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Flier's guide to new airport hassles

How to avoid higher checked-bag fees and longer security lines.

By Karen Datko Jan 20, 2010 2:40PM

This Deal of the Day comes from Kelli B. Grant at partner site SmartMoney.

 

Continental raised fees earlier this month from $18 to $25 for a first checked bag and $27 to $35 for a second. Delta, United, American and US Airways all swiftly followed suit.

 

“There are now three things certain in life: death, taxes and airlines fees,” says Terry Trippler, the chief executive of RulestoKnow.com, which tracks airline policies. During the third quarter of 2009, airline fees generated $2 billion, according to the Bureau of Transportation Statistics. That’s a 36% increase over the previous year.

Airlines need the revenue amid rising fuel prices and slumping travel, but they’re also positioned to take advantage of increased numbers of checked bags amid new security restrictions following the attempted bombing of a Northwest flight on Christmas Day. The Transportation Security Administration added new screening methods for U.S.-bound international flights, and cautioned consumers that lines may be longer than usual. On U.S.-bound flights from Canada, there’s a temporary ban on carry-on bags. Passengers are allowed only a small personal item such as a purse or laptop computer.

 

Here’s how to limit the hassles of bag fees and long security lines at every stage of your trip:

 

Planning

Travel off-peak. Tuesday, Wednesday and Saturday are the best days for air travel, says George Hobica, the founder of Airfare Watchdog, an airfare-tracking site. You’ll find shorter security lines and lower fares to offset bag fees.

Compare airlines. A handful of smaller airlines, including JetBlue and Southwest, still allow passengers to check one bag free.

 

Pay with the right credit card. Many airline rewards cards offer benefits to make air travel smoother, Trippler says. When you redeem points for a reward ticket, U.S. Bank FlexPerks Travel Rewards will give you a $25 allowance toward checked-bag fees, in-flight food and other airline fees. Continental’s Presidential Plus card benefits include free first and second checked bags, priority check-in lines and express security lines where available.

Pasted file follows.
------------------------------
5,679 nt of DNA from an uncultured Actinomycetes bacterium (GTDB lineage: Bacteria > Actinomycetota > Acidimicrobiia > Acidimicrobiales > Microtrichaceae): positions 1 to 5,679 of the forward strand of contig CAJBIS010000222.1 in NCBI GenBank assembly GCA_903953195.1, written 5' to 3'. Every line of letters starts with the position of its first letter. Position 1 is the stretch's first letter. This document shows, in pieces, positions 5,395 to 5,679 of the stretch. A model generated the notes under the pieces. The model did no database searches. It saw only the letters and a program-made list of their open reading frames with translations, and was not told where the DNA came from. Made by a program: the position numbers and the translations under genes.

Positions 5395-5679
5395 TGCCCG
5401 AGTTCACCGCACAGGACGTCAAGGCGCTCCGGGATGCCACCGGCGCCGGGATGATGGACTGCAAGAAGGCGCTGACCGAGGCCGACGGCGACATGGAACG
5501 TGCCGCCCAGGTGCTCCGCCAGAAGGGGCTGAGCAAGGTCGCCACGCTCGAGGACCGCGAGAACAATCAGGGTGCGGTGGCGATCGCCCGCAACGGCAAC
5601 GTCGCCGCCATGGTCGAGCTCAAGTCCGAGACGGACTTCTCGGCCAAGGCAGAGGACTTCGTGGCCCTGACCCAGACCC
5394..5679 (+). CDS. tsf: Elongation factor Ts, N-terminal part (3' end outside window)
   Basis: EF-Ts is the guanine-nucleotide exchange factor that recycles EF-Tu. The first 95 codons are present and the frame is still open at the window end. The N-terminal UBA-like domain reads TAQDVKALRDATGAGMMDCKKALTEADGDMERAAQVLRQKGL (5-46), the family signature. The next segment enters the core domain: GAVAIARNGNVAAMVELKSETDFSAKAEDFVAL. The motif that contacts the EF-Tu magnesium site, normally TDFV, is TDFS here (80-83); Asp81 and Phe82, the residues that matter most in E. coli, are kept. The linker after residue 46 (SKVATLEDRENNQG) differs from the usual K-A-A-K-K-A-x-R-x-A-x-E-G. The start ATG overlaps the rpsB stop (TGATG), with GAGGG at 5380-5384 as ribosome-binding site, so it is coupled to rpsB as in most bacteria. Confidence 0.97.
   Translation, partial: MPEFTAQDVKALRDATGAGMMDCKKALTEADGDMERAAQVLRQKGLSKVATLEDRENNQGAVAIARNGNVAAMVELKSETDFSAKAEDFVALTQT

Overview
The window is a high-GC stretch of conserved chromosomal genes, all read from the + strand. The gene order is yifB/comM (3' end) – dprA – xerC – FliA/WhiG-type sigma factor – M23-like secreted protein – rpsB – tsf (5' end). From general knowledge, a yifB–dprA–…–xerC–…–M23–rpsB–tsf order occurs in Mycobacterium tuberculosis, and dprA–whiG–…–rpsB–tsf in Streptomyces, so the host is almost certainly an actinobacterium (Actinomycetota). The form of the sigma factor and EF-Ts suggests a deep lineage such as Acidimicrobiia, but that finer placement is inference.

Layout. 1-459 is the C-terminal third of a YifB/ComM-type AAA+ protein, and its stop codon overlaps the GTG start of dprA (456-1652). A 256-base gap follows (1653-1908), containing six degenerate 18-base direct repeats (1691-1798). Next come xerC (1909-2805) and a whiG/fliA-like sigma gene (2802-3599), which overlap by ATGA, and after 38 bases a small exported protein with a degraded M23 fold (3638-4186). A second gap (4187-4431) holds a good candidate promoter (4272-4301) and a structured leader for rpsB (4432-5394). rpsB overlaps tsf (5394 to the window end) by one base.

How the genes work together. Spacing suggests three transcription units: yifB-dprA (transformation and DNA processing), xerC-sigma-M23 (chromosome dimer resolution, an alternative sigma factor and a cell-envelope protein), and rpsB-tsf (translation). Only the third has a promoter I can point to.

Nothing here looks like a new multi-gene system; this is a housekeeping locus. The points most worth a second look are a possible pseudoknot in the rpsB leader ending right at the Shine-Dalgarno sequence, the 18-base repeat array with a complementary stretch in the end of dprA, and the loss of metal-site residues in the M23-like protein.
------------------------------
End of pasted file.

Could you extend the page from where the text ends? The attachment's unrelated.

Before you leave

Ship your bags. UPS or FedEx ground shipping can be less expensive than checking a bag, Hobica says. For example, shipping a 60-pound box from New York to Dallas via UPS Ground would cost $40.70 and take an estimated three days. On United you’d pay as much as $150 -- $25 for a first bag and $35 for a second; or $25 for one and a whopping $125 for an overweight bag fee.

 

Of course, this works only if you can pack up to a week in advance to ensure your stuff is waiting for you upon arrival. Check with your hotel, too. Some charge a fee of about $10 to accept and/or hold a package.

 

Review airport maps. When security lines are wrapped around the terminal, it pays to know what your options are. In many airports, any security checkpoint gets you access to all gates, says Harriet Baskas, the author of “Stuck at the Airport.” Check the map online before you leave home so you know whether you have to stick it out in line or you can run to hunt for a shorter one. Detroit, for example, often has short wait times at the checkpoint located in its attached hotel, the Westin Detroit Metropolitan Airport, she says.

 

Prepay. Checking a bag can be cheaper if you pay for it online before you arrive at the airport. Spirit, for example, charges $19 instead of $25.

 

At the airport

Tout status. Business- and first-class passengers and frequent-flier members with elite status often get preferential treatment at the airport. Most airlines waive first, and even second checked-bag fees for such passengers. US Airways also waives first and second checked-bag fees for military personnel with ID, unaccompanied minors, and passengers traveling to or from South America or the Middle East. That would save someone checking two bags $60.

 

Some airlines also host separate security lines for elite travelers and first-class passengers, Baskas says. (The TSA controls the screening process, but it’s up to the airlines to dictate how passengers are sorted before that point.) Delta has special access lines in 19 city airports, including Atlanta, Denver and San Diego.

 

Get past the curb. Curbside check-in costs an extra $2 to $3 per bag (plus tip) at many airports. Look for the bag drop inside.

 

Pay your way in. When you check in at United, you can pay for Premier Line service, which gets you faster check-in, access to a separate security line where available and priority boarding. Prices start at $19; separate security lines are available at 17 city airports, including Los Angeles, Philadelphia and Washington Dulles.

 

Related reading at SmartMoney:

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